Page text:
Can UAE's mall culture defy new age of online shopping amid US decline?

Experts believe the country's love of shopping malls can endure, as their appeal extends beyond retail trends

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Few – if any – cities in the world are more closely associated with the shopping mall than Dubai.

From long-established favourites such as Mazaya Shopping Centre in Al Wasl and Mercato Mall in Jumeirah, through to mega-malls like Mall of the Emirates, Ibn Battuta Mall, and of course the flagship Dubai Mall, the city is a shopaholic’s paradise.

And there is more to come. According to a recent paper in the journal Sustainability, Dubai has 10 malls under construction to add to the 65 that already exist.

“Shopping malls have emerged as de facto community centres and public squares where Dubai residents can congregate, socialise, and participate in various events,” the researchers wrote.

In the UAE, shopping mall culture began in the early 1980s, with the opening of the Al Ghurair Centre, and accelerated in the 1990s and 2000s.

The rise of the mega mall

The “City Centre” outlets from Majid Al Futtaim were among the standard bearers and the company took things up a gear with the Mall of the Emirates, which opened in 2005 beside Sheikh Zayed Road with well over 600 shops and the Ski Dubai venue.

Ibn Battuta Mall, launched further up Sheikh Zayed Road the same year courtesy of the developer Nakheel.

Another mega-mall, Dubai Mall, developed by Emaar and located beside the Burj Khalifa, opened in 2008 and attracts tens of millions of visitors each year to its more than 1,200 retail units.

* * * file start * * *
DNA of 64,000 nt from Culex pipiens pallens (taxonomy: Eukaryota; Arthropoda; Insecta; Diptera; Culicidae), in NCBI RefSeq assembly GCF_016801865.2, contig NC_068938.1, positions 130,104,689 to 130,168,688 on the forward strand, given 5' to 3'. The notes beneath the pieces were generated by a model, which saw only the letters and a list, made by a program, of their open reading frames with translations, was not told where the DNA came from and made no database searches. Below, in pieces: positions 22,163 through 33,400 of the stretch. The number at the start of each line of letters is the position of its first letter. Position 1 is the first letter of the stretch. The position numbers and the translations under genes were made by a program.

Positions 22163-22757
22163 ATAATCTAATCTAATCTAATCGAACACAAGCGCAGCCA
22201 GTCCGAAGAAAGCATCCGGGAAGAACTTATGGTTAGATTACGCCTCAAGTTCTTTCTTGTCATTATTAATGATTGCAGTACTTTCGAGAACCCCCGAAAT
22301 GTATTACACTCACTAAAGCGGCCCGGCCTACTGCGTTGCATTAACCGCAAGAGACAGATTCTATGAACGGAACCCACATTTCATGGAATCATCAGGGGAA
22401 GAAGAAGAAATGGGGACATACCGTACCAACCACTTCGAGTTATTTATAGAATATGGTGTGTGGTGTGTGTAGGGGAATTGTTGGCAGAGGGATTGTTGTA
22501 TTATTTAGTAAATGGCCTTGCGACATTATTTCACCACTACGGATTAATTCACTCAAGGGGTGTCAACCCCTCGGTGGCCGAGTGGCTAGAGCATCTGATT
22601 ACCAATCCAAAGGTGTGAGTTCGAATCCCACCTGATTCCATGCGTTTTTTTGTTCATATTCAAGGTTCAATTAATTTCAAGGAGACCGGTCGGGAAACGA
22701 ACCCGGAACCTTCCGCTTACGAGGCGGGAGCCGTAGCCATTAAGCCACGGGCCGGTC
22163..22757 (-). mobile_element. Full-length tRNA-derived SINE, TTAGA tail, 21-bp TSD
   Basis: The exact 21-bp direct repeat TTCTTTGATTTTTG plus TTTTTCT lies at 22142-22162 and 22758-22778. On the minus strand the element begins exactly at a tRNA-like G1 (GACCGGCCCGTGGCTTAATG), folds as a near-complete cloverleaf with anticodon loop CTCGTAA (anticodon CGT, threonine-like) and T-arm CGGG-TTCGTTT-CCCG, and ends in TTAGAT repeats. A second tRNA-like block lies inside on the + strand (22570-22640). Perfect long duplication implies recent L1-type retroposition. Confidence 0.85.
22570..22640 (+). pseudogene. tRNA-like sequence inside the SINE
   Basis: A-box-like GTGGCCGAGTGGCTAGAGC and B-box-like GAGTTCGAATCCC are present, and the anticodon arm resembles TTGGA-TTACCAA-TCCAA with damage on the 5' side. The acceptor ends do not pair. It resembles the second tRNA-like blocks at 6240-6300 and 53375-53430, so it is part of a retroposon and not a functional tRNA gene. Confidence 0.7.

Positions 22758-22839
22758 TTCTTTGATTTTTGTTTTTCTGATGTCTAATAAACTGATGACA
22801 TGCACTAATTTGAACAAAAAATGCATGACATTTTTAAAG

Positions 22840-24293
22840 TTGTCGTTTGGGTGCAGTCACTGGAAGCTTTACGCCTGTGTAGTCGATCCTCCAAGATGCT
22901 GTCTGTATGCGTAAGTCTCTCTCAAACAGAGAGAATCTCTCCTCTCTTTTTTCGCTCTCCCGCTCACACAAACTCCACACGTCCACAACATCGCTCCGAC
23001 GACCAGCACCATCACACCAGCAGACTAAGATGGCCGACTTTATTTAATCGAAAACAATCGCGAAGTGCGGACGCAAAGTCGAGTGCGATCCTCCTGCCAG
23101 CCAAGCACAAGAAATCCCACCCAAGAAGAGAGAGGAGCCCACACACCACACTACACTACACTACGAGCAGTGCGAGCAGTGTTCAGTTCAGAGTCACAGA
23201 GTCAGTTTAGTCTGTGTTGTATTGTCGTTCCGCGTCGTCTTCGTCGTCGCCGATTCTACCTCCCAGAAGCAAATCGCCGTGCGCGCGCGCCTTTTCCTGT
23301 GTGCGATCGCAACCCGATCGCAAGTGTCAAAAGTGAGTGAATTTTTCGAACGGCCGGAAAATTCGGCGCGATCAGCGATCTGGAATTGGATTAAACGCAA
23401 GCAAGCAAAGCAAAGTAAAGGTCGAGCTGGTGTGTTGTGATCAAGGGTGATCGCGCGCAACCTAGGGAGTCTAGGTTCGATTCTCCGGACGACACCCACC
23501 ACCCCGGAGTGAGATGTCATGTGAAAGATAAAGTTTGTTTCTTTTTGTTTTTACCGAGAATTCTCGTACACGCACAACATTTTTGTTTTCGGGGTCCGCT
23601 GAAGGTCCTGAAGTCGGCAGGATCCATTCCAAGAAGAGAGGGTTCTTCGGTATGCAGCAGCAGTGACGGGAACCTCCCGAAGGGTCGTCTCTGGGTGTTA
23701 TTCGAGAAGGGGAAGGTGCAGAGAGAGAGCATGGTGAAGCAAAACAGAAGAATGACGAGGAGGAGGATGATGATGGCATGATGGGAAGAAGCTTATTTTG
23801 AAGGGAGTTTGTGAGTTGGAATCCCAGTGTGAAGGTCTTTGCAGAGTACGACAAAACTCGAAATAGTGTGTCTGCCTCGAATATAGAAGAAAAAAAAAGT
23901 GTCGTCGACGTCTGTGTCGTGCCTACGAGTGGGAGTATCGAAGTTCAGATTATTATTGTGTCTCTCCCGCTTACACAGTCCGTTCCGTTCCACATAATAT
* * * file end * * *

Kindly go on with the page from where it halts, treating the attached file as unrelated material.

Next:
“The retail experience … overall in the UAE, particularly in Dubai, is at the pinnacle of what you would find,” David Macadam, chief executive of the Middle East Council of Shopping Centres and Retailers, said.

“Dubai Mall and Mall of the Emirates … it’s the best retail experience that you can find anywhere. They keep getting the details correct to make the shopper come back for more.”

As an example, he cited the “absolutely exquisite” bathroom facilities, comparable to those in a five-star hotel.

Recent years have seen the continued opening of malls in the country, especially of malls within new communities, such as on the islands around Abu Dhabi.

The UAE’s embrace of all that is luxurious and shiny in its malls appears not to have been mirrored in the US, according to Prof Mark Cohen, director of retail studies at Columbia Business School in New York.

US market takes online hit

The US essentially invented the shopping mall in the 1950s, and growth there has been about increased choice rather than glitz.

“The newer malls had more space,” Prof Cohen said. “They were bigger, had more parking facilities, typically tiered so the customer didn’t have to walk as far to the mall.

“They had more amenities, but not to the extent of places like Dubai, [where] it’s new and glitzy, it’s a luxury and it presents itself as a luxury hotel.”

In the US, there have been many reports of the struggles faced by shopping malls, hit by oversupply and, in recent times, the growth of online retail. The number of malls in the US is said to have fallen from 2,500 in the 1980s to around 700 now, with further decline likely.